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Stories from the lost generation
Updated 11:38am Friday 13th June 2014 in News
Perhaps what makes the First World War such a tragic and unforgettable period is the catastrophic and unprecedented loss of young life.
During the conflict from July 1914 until November 1918 the town of Epping alone lost an estimated 117 men, some of whom were just teenagers.
Little is known about many of the fallen, but the Epping Forest branch of the British Legion has searched the records to ensure those who fought for king and country are not forgotten.
Stephen and Alice Church, founders of the still popular butchers in Epping High Street were no exception.
In May 1916 19-year-old Gerald Church left his parents to enlist and joined the Army Cyclist Corps. He was transferred to Durham Light Infantry and joined his brother James in France.
On August 28, Gerald was part of a working party heading for a trench during the Somme offensive.
The bloody campaign, fought either side of the River Somme between July and November 1916, saw one million men on both sides killed or wounded and was one of the most notorious battles of the entire war.
Mr Church and five others were hit by German shells and killed instantly.
Lance-Corporal J. Whitlock wrote to Mrs Church.
He said: “It is hard to realise that he is gone, for he was such a good man on the team.
“I visited his grave in a French cemetery a good way behind the line. The gun team and all the platoon send their deepest sympathy.”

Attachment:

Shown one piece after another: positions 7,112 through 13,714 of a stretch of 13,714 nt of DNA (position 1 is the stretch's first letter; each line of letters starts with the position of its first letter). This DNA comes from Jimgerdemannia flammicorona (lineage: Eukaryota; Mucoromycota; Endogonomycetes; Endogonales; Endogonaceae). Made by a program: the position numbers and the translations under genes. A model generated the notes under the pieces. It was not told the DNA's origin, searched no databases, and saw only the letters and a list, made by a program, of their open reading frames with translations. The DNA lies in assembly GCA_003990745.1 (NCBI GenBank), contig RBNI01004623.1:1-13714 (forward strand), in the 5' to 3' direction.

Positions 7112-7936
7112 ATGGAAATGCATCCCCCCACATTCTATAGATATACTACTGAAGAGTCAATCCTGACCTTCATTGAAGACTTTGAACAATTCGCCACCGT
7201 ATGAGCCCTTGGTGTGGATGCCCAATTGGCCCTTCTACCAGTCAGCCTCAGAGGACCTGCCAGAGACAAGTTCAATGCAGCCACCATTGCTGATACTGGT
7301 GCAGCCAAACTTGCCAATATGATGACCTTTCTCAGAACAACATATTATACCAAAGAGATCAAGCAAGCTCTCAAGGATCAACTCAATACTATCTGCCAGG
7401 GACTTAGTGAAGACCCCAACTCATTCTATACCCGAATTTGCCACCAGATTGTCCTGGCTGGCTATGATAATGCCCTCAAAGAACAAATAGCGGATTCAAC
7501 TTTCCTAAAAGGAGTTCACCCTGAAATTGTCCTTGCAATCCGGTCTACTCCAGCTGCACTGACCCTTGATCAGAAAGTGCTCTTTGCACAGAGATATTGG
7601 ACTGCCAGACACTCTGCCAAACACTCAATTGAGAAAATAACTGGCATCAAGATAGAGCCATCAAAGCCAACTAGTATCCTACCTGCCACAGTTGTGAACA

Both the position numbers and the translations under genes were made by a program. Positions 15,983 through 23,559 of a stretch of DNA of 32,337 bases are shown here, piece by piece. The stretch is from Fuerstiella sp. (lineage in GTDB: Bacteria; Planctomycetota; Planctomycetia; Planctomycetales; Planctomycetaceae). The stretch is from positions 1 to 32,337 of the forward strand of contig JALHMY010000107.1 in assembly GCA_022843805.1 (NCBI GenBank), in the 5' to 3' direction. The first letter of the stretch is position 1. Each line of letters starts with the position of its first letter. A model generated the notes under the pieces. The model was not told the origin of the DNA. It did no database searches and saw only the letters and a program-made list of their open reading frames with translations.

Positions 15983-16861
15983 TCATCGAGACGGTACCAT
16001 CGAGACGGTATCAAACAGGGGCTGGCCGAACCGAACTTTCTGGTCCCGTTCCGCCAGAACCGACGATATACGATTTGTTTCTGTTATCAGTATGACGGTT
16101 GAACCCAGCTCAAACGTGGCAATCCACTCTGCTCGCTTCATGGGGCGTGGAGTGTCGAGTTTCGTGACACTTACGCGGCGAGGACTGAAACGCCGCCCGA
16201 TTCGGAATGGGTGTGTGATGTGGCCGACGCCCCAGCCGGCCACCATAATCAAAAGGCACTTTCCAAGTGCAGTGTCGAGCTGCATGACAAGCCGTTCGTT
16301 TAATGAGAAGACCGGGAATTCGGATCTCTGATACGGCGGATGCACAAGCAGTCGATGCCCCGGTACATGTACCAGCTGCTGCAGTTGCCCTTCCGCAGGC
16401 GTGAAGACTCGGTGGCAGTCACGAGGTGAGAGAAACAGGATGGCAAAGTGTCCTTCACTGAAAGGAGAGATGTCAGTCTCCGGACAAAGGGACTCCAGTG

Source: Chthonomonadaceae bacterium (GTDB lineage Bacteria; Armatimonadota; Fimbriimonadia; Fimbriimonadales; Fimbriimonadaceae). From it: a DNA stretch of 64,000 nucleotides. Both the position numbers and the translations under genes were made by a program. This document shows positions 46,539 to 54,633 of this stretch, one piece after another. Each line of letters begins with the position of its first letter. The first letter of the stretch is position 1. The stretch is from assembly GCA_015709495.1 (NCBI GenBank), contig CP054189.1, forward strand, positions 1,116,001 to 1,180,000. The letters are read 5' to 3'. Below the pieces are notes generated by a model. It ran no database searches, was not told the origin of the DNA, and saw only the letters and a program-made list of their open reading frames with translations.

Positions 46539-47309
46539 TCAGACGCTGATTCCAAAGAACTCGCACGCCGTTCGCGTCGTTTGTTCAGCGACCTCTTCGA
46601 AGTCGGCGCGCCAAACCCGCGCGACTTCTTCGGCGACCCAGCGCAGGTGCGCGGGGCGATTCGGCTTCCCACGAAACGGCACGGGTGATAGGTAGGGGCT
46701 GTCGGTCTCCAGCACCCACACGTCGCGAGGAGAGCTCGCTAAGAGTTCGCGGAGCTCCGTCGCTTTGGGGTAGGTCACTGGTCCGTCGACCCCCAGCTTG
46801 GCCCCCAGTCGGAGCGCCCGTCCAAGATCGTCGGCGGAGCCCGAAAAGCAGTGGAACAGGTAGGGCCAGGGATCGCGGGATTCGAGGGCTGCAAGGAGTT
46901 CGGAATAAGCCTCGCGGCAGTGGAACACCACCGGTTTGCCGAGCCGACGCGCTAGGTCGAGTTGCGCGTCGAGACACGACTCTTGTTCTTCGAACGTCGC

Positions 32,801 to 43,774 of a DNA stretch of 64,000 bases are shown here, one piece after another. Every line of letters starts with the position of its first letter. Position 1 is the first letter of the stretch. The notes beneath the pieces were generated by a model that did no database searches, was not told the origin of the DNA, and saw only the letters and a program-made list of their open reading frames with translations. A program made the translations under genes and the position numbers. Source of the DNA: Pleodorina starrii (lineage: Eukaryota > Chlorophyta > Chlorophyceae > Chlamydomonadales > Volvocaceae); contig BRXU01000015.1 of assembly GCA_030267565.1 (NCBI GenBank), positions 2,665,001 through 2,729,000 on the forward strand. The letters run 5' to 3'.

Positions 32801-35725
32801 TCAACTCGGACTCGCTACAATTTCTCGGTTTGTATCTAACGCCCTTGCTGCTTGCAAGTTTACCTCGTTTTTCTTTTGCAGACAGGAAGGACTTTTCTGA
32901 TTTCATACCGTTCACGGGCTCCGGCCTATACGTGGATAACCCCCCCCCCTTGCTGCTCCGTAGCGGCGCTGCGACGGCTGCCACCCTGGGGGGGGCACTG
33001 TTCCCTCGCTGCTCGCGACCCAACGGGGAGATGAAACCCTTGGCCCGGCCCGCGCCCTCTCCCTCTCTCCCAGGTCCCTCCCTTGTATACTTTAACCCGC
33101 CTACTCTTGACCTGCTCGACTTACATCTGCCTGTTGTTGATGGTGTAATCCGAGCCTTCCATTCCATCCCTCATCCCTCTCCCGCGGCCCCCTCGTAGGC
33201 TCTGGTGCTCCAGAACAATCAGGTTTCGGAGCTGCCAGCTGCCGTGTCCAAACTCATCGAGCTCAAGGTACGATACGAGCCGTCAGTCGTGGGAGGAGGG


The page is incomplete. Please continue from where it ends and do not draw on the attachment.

The original cross from his grave in France now forms part of a memorial to Gerald outside the United Reform Church in Lindsey Street, Epping.
James Clark was just 22 when he was killed. A corporal in the 11th battallion of the Essex Regiment, Mr Clark and his parents had moved to Epping from Forest Gate.
The family lived in the York Public house – now the site of Barclays Bank in Epping.
In November 1914 Mr Clark went to war with the 2nd battalion Essex Regiment.
His family was given some hope when he was sent home with frostbite, although after recovery he was sent to Egypt.
He returned to France with the 11th battalion and was involved in some of the heaviest fighting. He was killed in action on October 15, 1916.
Sergeant George Crabb is one of the few men from the district who was laid to rest by his family in his home town.
The 29-year-old lived in Hemnall Street in Epping.
Before the war he had been a territorial army volunteer for the Essex Regiment for 13 years.
Weeks after marrying his girlfriend Ada Angell Butcher from Lindsey Street at Epping Con-gregational Church on May 23, 1915, he set off for war.
Sergeant George Crabb landed at Sulva Bay on August 12, as part of the Gallipoli campaign against the Turks.
However, just eight weeks later he was taken ill with enteric fever and dysentery and taken to hospital in Alexandria.
He was sent home on the hospital ship Neuralia and died as the boat docked in Southampton in November 1915.
His wife Ada moved to Tower Road and lived there until she died in 1975.
Rifleman Paul Kinnell of the London Regiment travelled to France on September 2, 1915.
On July 1, 1916 his unit took part in the first day of the battle of Somme, which saw 60,000 British and Empire troops killed or wounded.
At 7.20am the regiment was part of an attack on Gomme-court. The first two lines of German trenches were taken with few casualties, and the third after a fierce fight.
The Germans counterattacked and sprayed the trench with machine gun fire and shells.
Paul Kinnell was first reported missing and in April 1917, the Army Council informed his family that he had been killed.
He is commemorated on the Thievpal Memorial in Somme.
For names and information men from the district killed in the war, visit www.roll-of- honour.com/Essex/Epping.
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